Anticipating state revenue, Pike board kills $100m toll increase
After 18 months of threats, and three votes to raise tolls, the Massachusetts Turnpike Authority rescinded a controversial $100 million toll hike yesterday and will instead depend on money from a higher sales tax to cover its deficit.
Officials are hoping the infusion of cash buys commuters two or three years without a toll increase, but the law requires only that the state go without one for 12 more months.
“I think this will get us past the next several years, barring some unexpected circumstances,’’ said James A. Aloisi Jr., Governor Deval Patrick’s transportation secretary and chairman of the turnpike board.
The toll hike had been set to take effect tomorrow. It would have doubled rates at the harbor tunnels and increased them substantially at booths inside Greater Boston. The authority had begun printing new toll tickets, given the uncertainty surrounding the legislative budget process.
The sales tax increase - from 5 percent to 6.25 percent - dedicates $275 million to transportation. Of that, $160 million is reserved for the Massachusetts Bay Transportation Authority. While the money will reduce the size of public transit fare hikes, it will not eliminate them. Transportation officials have said they will release several options - within the next two weeks - aimed at reducing service and raising fares on the T by about 15 to 20 percent.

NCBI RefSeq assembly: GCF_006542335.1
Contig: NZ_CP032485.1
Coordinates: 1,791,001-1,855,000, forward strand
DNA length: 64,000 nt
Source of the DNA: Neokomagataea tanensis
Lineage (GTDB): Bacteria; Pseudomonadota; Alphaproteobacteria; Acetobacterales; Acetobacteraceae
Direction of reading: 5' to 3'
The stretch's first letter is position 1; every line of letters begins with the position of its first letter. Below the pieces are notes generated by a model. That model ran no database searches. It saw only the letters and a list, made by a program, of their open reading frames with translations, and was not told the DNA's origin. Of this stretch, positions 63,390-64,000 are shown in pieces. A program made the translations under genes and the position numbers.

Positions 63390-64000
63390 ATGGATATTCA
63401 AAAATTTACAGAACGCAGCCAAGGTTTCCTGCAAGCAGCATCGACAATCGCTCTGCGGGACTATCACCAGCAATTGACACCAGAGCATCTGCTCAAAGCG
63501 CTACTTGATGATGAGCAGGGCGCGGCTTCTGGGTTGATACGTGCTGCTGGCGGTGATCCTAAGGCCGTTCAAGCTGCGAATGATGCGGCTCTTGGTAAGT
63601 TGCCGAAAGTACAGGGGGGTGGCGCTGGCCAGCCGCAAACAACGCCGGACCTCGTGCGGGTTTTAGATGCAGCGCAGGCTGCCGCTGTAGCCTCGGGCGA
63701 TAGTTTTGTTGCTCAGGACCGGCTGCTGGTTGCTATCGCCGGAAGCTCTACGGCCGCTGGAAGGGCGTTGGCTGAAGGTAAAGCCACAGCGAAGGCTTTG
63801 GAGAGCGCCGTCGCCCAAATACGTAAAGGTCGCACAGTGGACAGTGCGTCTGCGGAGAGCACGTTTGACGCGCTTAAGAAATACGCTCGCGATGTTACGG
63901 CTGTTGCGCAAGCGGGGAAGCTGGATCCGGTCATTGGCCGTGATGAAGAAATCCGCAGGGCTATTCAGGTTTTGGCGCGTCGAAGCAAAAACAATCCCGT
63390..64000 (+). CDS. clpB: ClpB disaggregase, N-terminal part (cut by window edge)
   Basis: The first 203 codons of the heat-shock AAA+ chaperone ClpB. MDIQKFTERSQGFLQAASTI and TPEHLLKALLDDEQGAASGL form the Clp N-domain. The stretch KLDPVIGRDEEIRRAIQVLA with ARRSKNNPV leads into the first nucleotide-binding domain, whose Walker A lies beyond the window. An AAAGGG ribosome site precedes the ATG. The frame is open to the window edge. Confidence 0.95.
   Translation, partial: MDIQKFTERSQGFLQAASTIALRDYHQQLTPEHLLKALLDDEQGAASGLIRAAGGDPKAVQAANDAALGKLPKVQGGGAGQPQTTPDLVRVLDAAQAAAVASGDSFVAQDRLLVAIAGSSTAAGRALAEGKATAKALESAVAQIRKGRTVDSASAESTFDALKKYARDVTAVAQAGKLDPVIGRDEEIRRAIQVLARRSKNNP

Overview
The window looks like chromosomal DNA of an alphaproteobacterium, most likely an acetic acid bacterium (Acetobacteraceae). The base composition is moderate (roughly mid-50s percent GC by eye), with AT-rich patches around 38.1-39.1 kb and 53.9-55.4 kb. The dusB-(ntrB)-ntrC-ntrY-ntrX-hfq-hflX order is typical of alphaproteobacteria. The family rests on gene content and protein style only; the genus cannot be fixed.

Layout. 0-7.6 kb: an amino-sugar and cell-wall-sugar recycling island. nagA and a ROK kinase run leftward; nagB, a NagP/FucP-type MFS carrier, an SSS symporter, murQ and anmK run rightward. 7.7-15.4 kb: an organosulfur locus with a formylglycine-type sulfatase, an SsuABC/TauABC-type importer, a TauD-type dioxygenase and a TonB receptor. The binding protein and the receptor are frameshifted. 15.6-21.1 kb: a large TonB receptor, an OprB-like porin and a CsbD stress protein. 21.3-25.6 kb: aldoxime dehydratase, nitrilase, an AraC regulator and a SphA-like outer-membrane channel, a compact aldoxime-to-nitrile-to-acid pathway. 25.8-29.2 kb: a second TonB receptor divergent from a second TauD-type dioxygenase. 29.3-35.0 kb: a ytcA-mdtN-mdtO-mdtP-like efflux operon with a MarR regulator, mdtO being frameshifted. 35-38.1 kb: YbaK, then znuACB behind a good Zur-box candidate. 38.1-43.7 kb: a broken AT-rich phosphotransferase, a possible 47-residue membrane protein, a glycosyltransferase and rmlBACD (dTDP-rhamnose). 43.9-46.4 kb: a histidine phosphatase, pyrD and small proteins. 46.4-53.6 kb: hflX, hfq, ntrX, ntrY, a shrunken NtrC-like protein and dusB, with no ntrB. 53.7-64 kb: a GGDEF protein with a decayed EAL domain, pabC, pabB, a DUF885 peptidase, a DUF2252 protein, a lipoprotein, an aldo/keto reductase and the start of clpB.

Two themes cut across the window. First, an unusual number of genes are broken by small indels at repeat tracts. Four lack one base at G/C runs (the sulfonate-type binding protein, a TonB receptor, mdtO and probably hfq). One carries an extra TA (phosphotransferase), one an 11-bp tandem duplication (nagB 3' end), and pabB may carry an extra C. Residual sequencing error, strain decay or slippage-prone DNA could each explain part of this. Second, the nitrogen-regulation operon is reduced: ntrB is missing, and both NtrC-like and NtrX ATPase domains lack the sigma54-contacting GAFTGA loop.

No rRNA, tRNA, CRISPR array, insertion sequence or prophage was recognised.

Aloisi said he wished there were as many strong voices protecting public transit riders as there were opposing toll increases and a higher gas tax.
Michael Kelleher, founder of StopThePikeHike.org, said his organization would not rest after today’s victory on the turnpike, vowing to launch an initiative to remove all tolls. A similar effort was struck down in 1998 by the state Supreme Judicial Court.
“We beat the toll increase today,’’ Kelleher said. “Within a year or two, we are definitely going to have another one.’’
If tolls are raised again, the Massachusetts Turnpike Authority will not be making the decision. Under a law signed by Patrick last week that made dramatic changes to the transportation system, the authority will officially disappear in November. Its $2 billion debt and maintenance responsibilities will be transferred to a new entity that will run almost every major road in the state.
Before that transfer, the Turnpike Authority is facing a more immediate financial problem. Because of a questionable investment made in 2001 and international problems in the credit markets, the authority could be forced to make a $268 million lump sum payment to Swiss financial giant UBS. Patrick administration officials are negotiating with UBS in hopes of avoiding the payment. Aloisi said the issue could wind up in court, but that “I am confident that we’re going to be OK at the end of the day.’’
In addition to eliminating the Turnpike Authority, the transportation bill signed by Patrick last week stripped the Massachusetts Port Authority of a lucrative asset - the Tobin Memorial Bridge. The toll bridge netted $18 million last year.
The change in oversight had an immediate negative impact on Massport yesterday, when Standard & Poor’s threatened to lower its credit rating.
Massport will remain largely independent under the new transportation law and remain in control of Logan International Airport and the seaport. Standard & Poor’s renewed the “AA-’’ rating on Massport’s $1.3 billion airport revenue bonds, but changed the future outlook on the bonds to “negative,’’ due in large part to the loss of the bridge.
Noah Bierman can be reached at firstname.lastname@example.org.